Insulinoma Support Network

Our stories

Our stories

Read the experiences of people living with insulinomas. We are always welcoming new stories, contact us to share yours.


Paula's Story Part 2


I recovered from my operation and went back to work and thought I was OK. Things started to go wrong again during January 2009 I was starting to get low blood sugars again and I knew what they were this time. 

I was on monthly Sandostatin injections for a while but they did not seem to help, so I was back to eating every two hours to keep my blood sugar up again. I was extremely lucky a dear friend, Hob, saved my life. I had gone into a severe hypo coma during May we had spoken earlier in the day and she realised something was wrong luckily she came to check on me, getting spare keys from a neighbour. Following that episode, I restarted the Diazoxide drug. My deteriation continued until May 2009 when things came to a head; I was readmitted to hospital as my blood sugar levels were uncontrollable back to two hourly blood sugar levels tests night and day following lots of CT & MRI scans and further blood tests it was agreed the best way forward was to liaise with Professor Caplin at the Royal Free in London. It was agreed that my medical position warranted the Radiolabelled Octrotide (RLO) treatment (Magic Bullet) only then available at the Royal Free.  

I finally managed to get home the worst thing at the time was I had not slept for two weeks I was now on a high dose of Diaxoide which was causing water retention that was extremely painful and uncomfortable my weight went up by 12 kilos during this period. At this point I met a wonderful GP Dr Collyer who has looked after me in tandem with Dr Bradley at the BRI.  Just going up the stairs to the bathroom each day was a major challenge. My life was on hold once again friends and family came to the rescue as I could not be left alone due to the possibility of low blood sugar coma, which did happen once more.

Following liaison with the Royal Free it was agreed I was a suitable for the RLO treatment. I was shocked to find out I needed approval of the local PCT to pay for the treatment as it was in a different health authority - London.  This started a difficult couple of weeks. Luckily I managed to make contact with the person who would co-ordinate my application with the PCT which went to a special meeting for approval as I had missed the monthly meeting. This was supported by my consultant and GP who made the case in writing for the Royal Free treatment.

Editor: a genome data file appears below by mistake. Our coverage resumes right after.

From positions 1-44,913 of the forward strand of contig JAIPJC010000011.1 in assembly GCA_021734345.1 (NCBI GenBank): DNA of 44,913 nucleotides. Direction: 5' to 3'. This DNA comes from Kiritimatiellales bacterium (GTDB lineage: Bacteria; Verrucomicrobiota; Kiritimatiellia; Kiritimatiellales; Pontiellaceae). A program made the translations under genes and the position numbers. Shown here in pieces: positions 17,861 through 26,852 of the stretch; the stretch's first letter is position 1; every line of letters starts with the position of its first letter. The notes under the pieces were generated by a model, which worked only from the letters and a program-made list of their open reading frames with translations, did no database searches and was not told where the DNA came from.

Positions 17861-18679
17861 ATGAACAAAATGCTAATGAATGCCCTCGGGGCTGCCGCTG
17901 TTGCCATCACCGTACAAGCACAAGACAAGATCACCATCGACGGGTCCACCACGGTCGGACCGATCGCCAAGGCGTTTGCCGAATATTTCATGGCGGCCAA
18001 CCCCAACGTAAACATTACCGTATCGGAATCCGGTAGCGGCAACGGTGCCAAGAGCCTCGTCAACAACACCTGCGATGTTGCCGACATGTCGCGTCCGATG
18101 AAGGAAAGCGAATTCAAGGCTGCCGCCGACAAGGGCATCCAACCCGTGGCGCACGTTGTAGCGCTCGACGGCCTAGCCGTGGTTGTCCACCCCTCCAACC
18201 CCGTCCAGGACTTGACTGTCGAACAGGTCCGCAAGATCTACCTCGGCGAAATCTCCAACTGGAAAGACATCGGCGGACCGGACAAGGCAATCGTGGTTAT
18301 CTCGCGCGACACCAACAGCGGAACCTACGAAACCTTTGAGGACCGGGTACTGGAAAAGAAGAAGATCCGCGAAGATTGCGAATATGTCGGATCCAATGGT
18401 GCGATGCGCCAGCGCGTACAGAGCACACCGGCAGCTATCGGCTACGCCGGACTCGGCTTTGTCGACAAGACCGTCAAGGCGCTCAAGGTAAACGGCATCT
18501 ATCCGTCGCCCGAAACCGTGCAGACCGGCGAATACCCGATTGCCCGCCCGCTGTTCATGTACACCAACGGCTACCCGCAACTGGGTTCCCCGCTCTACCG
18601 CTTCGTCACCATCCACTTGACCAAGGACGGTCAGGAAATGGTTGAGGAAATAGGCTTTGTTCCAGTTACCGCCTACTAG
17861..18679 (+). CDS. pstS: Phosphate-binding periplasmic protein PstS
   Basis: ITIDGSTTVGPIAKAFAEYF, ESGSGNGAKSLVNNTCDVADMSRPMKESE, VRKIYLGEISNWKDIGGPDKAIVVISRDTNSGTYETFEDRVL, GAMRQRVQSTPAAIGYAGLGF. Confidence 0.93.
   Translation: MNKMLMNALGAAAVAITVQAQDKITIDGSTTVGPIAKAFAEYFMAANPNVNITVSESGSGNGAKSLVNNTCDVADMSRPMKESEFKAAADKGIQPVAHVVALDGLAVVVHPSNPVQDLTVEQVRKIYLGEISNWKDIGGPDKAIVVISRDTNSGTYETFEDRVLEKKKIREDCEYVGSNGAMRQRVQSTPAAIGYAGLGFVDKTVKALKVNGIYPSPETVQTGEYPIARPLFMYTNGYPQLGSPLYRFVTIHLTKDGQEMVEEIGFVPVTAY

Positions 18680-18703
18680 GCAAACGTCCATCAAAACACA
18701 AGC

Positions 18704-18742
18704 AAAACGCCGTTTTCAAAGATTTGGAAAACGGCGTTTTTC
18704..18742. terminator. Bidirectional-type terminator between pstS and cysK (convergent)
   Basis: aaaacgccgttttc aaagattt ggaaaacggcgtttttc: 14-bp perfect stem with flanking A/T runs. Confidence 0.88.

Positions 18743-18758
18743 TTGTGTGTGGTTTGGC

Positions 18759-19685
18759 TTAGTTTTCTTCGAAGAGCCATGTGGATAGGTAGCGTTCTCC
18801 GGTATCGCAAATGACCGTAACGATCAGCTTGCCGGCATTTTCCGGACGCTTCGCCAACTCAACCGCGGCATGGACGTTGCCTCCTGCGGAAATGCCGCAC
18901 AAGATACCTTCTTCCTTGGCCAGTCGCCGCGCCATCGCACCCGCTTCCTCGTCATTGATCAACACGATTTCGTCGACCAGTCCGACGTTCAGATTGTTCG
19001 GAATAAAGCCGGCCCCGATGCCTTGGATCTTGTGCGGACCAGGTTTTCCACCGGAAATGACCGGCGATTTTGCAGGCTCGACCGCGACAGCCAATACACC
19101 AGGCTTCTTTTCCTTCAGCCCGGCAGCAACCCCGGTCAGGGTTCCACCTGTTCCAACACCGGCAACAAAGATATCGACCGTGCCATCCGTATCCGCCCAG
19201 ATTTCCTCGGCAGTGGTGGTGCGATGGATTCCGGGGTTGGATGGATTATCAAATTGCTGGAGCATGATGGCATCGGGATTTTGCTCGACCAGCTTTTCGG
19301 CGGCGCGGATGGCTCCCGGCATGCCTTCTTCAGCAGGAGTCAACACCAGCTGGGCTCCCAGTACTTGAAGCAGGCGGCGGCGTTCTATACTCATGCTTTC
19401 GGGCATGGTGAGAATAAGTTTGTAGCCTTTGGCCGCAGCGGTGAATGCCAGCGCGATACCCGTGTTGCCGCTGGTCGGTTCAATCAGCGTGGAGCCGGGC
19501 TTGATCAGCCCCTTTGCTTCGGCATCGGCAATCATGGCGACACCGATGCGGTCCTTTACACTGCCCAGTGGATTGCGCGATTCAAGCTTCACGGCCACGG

After two difficult weeks the approval came through and all systems were go. I was booked for my first treatment which is explained as “being isolated in a lead lined room for 24 – 48 hours during which a cannula is inserted and Radiolabelled Octrotide is administered” I must confess, I was not looking forward to it.

For my first treatment in July 2009, I was driven up by my lovely brother for an 9 a.m. start and started the usual medical checks, update and lots of blood tests, the time came to be shown the “room” well I was very pleased as it turned out to be a room on the 13th floor with windows over looking Hampstead Heath which was wonderful, self contained with en-suite. It was better than some hotels!  The treatment started about 3.30p.m. Which consistered of a trolley with the radioactive medicine being wheeled in and administered intravenously, the consultant administering the treatment stays behind a lead barrier by the door protecting his body. The treatment takes about 30 minutes with a drip prior and post to ensure my kidneys remain clear.

I was given anti sickness drugs but unfortunately they did not work the first time.  The period of isolation then starts, relax and let the treatment get to work on destroying the horrid tumours. Following day off for a scan to check the treatment has attached to the tumours, following the results of this, I was clear to go.  So my lovely brother comes back from Bristol (250 miles round trip) to take me home, prepared with a bowl and tissues just in case!